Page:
Mass Collaboration Will Change the World

One of the benefits to being a , is that you’re able to subscribe to other users. If there is a particular user that publishes videos that you’ve liked in the past, say maybe (you may have seen one of their videos — they’re the ones who write on a whiteboard depicting the ideas from the presenter’s presentation), then when you login to YouTube, if this user has published any new videos, you’ll see it right on your homepage. Additionally, you can also get notifications of new videos via email, but who likes a cluttered inbox, right?

I recently logged into YouTube to find that one of users I’ve subscribed to, [the same user that has uploaded such popular videos as: ]┬áhad uploaded a new video called: . I like music, but I like collaboration even more, and most importantly, I was intrigued by the idea of a ‘virtual choir.’ I clicked on the video and watched the presentation by Eric Whitacre. Wow! Wow! Wow! I’ve embedded the video into this post to the right of this paragraph and strongly suggest spending the 15 minutes to watch it [Be sure to watch it in full screen mode, too!].

What struck me most about watching Eric’s presentation is the element of collaboration. In the first video [embedded in the next paragraph], , there were 185 voices in over 12 countries. In the second video [embedded at the end of this post], (which debuted quite recently, April 6th of this year to be exact), , there were 2052 voices in over 58 countries. Can you imagine singing with over 2000 people in person much less, virtually and across the world? This project reminds me a bit of , where they had people in over 156 countries join together and sing at the exact same time. Projects like these get me really excited!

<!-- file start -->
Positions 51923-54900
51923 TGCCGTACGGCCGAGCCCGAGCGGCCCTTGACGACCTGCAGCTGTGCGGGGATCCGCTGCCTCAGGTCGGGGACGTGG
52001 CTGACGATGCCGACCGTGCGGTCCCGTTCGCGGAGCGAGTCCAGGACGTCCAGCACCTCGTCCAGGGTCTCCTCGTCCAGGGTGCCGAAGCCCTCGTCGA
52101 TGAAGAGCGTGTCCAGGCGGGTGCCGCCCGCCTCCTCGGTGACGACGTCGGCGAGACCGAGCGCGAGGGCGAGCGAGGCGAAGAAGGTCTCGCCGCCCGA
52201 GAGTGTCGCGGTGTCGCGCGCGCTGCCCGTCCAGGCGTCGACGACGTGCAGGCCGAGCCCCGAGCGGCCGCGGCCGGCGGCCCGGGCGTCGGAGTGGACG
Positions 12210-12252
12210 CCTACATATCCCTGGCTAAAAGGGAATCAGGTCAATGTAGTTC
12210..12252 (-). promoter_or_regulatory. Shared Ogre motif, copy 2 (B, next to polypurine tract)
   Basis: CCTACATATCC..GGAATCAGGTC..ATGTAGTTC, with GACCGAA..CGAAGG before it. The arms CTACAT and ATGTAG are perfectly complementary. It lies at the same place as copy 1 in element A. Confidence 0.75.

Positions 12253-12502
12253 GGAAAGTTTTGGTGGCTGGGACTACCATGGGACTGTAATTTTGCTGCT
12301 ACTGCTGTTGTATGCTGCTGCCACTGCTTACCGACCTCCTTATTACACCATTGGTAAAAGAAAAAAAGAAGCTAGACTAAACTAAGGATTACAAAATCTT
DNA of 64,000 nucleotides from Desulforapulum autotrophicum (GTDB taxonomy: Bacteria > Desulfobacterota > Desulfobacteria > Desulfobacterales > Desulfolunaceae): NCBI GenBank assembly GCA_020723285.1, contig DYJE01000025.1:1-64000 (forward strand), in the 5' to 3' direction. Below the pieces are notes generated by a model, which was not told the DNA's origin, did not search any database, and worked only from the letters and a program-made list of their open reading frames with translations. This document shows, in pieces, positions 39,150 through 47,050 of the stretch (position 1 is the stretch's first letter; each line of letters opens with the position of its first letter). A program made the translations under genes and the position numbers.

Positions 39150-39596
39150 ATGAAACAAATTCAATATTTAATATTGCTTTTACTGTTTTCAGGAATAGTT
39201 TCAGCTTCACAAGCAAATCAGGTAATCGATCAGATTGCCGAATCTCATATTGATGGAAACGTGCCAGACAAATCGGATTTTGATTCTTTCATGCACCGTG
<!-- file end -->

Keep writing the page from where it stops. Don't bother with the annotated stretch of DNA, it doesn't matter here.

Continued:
Projects like these give me hope for the future of the world. It is absolutely moving that there are causes that motivate people to gather together across obscure places. The first (Lux Aurumque) of Eric’s videos was moving, but the second, was even more moving! More than two-thousand people decided that this was something that they wanted to be part of. This project was something that they wanted to contribute a piece of their creativity and flare to. This project was something that they thought was inspiring. And can you really disagree with that?

This bit of collaboration demonstrated by the people who spent hours perfecting a video to send to Eric Whitacre makes me think of the possibilities… What if we could get 10,000 people singing together? What if we could get 100,000 people singing together? What if we could get a whole country to sing together? I wonder what kind of positive emotion and inspiration we could invoke from the people of a nation, if they were all singing a song (like the ones in these videos) at the same time. I wonder what that could do for “world peace.”

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2 responses to “Mass Collaboration Will Change the World

  1. Pingback: The Unending Wisdom of TEDTalks | Genuine Thriving

  2. Pingback: Spirituality From an Unlikely Source: Will Smith | Genuine Thriving

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